The Hamptons Film Festival enters its 20th anni with some enticing potential plans, including stretching its Columbus Day weekend berth into a longer run, with more filmmaker labs and making a wider footprint on Long Island’s East End.

“The immediate goal is to expand its length to make it bookend two weekends,” says this year’s honorary chairman Alec Baldwin, an HIFF board vice chair member who has co-produced the fest’s SummerDocs series with programming director David Nugent since 2009. “I know everybody who is deeply involved in the festival has that goal in mind.”

“They want to expand our presence with screenings and activities in Southampton as well, not just East Hampton,” he adds, along with upping “the number of films, screenwriting labs and the disparate kinds of programs they have. We think they can cover more than just five days.”

Initially a skeptic about the fest bringing “more of the city out on the Island” where he lives year round, Baldwin was won over after attending HIFF as a passholder several years ago. (“It just reinvigorates my love of movies,” he says.)

HIFF exec director Karen Arikian says the move “hasn’t been decided yet, but there’s definitely an inclination to do it.” She notes that this year’s fest — bursting with 95 features and 56 shorts, plus Golden Starfish Awards for Lifetime Achievement for Richard Gere and costume designer Ann Roth, an Industry Toast to Focus Features topper James Schamus, Variety’s One to Acclaim Award for Sienna Miller (star of HBO’s Tippi Hedren-Alfred Hitchcock biopic “The Girl”) and Variety’s 10 Actors to Watch: Breakthrough Performers of 2012 — includes “enough programming to cover seven or eight days.”

The plans are getting a test run of sorts with additional screenings Friday in Southampton and Monday in Sag Harbor.

“If it was my decision, the timetable (for expansion) would be two years, but it could be as early as next year,” Arikian says. “Even though we’re working with the Hamptons brand, we’re a nonprofit. It will involve raising extra monies and increasing staff, so all of these things have to be evaluated before we can implement them.”

Ultimately, any moves will be decided by the 32-member board, led by chairman Stuart Match Suna, building on the year-round programming expansion Arikian has already brought to the fest. Aside from the Baldwin-hosted SummerDocs and continuing workshops for screenwriters and student filmmakers, she’s overseen new collaborations with orgs such as the Museum of Modern Art, which has increased the fest’s Gotham presence.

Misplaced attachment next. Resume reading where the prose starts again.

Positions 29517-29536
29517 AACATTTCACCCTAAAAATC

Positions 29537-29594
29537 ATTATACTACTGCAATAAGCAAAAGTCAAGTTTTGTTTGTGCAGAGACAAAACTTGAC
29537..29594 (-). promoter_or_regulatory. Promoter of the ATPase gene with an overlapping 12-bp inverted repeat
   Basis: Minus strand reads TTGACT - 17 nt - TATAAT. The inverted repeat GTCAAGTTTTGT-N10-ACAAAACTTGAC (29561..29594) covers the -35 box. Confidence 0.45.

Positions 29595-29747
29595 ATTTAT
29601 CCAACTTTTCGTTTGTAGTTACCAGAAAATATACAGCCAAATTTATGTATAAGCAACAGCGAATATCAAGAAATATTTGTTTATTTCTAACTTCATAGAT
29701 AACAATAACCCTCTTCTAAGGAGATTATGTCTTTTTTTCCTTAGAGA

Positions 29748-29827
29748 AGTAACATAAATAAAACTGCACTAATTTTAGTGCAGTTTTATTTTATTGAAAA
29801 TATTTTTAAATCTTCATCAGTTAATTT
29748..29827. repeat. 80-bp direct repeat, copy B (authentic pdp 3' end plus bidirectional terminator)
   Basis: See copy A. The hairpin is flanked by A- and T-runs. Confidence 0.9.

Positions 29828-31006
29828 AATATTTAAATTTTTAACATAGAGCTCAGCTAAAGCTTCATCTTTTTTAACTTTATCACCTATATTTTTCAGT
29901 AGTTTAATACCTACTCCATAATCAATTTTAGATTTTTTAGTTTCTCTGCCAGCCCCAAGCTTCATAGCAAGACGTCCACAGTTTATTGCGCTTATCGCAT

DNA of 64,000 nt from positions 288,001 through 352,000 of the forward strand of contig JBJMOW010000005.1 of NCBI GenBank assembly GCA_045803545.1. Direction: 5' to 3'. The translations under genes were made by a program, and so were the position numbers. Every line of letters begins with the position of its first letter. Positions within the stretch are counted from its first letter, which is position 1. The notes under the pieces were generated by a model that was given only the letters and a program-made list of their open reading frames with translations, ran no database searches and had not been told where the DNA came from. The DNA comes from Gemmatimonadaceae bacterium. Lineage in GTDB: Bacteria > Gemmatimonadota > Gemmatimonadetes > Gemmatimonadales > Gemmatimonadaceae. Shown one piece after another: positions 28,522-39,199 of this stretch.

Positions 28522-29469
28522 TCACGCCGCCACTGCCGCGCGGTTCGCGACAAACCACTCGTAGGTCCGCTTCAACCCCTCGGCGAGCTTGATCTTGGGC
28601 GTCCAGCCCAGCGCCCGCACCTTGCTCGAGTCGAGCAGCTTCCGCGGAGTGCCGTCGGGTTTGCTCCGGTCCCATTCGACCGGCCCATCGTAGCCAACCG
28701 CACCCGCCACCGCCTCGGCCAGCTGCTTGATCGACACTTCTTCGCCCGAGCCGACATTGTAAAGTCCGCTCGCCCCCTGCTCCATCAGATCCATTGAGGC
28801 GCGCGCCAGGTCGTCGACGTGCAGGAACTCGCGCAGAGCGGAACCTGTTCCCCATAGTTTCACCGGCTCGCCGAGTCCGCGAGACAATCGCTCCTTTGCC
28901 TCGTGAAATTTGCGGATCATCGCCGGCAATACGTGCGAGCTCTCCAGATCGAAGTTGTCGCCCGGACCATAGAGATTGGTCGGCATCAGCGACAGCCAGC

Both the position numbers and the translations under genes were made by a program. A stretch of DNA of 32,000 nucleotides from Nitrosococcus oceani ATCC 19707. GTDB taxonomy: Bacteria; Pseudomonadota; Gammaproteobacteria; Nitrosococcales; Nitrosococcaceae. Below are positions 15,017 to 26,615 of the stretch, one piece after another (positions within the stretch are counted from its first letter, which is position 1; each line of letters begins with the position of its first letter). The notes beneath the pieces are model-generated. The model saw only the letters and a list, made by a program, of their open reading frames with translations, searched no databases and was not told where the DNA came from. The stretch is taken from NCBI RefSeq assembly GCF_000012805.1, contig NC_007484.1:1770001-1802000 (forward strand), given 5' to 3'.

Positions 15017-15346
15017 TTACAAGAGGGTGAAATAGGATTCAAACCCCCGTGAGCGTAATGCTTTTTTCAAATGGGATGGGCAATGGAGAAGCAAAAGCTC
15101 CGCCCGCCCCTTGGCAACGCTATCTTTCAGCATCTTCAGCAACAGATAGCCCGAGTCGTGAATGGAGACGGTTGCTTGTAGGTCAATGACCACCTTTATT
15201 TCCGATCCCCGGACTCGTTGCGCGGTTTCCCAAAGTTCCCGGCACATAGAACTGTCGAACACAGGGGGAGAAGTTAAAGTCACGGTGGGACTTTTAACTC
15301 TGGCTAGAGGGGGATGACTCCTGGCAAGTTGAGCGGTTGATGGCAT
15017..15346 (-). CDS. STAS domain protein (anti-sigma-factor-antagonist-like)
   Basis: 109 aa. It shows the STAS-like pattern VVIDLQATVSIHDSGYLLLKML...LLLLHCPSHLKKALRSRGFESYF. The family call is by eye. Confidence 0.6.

But Arikian’s ambitions for HIFF stretch further beyond Long Island’s shore. Before returning to her native Long Island and joining the fest in 2008, she spent 18 years in Berlin at the European Film Market, capping her run there as its co-director.

“I wanted to make sure there was a strong international component to the festival,” she says.

HIFF has partnered with AMPAS, the British Academy of Film and Television Arts, and Variety in an attempt to strengthen its programming, she says, while other moves (like including members of the New York Film Critics Circle in various roles) have helped position it as a bigger player in the awards race.

“Right after the financial crisis hit, we lost some of our sponsorships and said we need to get on a weekend with huge foot traffic here,” Arikian explains. “I think moving to Columbus Day weekend in 2009 helped start to define a different profile for us.” The holiday also helped lure more stars, as have sponsor American Airlines’ free tickets and longtime lodging and office support from the Maidstone in East Hampton.

She credits Nugent with helping “our positioning as a platform for high-quality films that are going on to awards season.” HIFF has screened three of the last four films that went on to win best picture Oscars (“Slumdog Millionaire,” “The King’s Speech” and “The Artist”). This year’s lineup looks equally promising, from the Friday night Southampton opener (“Silver Linings Playbook,” which snagged Toronto’s People’s Choice Award) to the Centerpiece (Ben Affleck’s thriller “Argo”) to the closer (David Chase’s feature debut “Not Fade Away”). Thursday’s family-friendly daytime opener is Tim Burton’s “Frankenweenie,” and the opening night Film is Liz Garbus’ Marilyn Monroe doc “Love, Marilyn,” a U.S. premiere bowing on HBO next year.

“I always think that the local community — be it the big audiences of Berlin or the smaller but smart, influential audiences of the Hamptons — is where our focus should be,” Arikian says, summing up the fest’s mission. “I don’t care that much about premieres. I just want to show really good movies that promote discussion.”


Oscar-winning costume designer Ann Roth will be feted Saturday at Guild Hall, with presentations by Academy president Hawk Kock, Nathan Lane and Mike Nichols.

Variety’s 10 Actors to Watch: Breakthrough Performers 2012,

which include Scoot McNairy (“Killing Them Softly”) and Alicia Vikander (“Anna Karenina”) to be

presented Sunday.

“Love, Marilyn” unspools Thursday at Guild Hall and “Silver Linings Playbook” Friday at Regal Bay Cinema.

FILMS”Not Fade Away” to screen Sunday at Guild Hall and “Argo”Monday at Guild Hall.

“Arbitrage” star Richard Gere to receive the Lifetime Achievement in Acting on Saturday in Guild Hall. Discussion moderated by Alec Baldwin.

HBO’s “The Girl” will receive its world premiere Saturday. Pic stars Sienna Miller, who is receiving the One to Acclaim Award.

Fest Traveler: Hamptons Film Festival 2012
Pride in pics, programs | Schamus guides Focus fare | Miller’s the One as Hedren holds court | Matching clothes with roles is Roth’s passion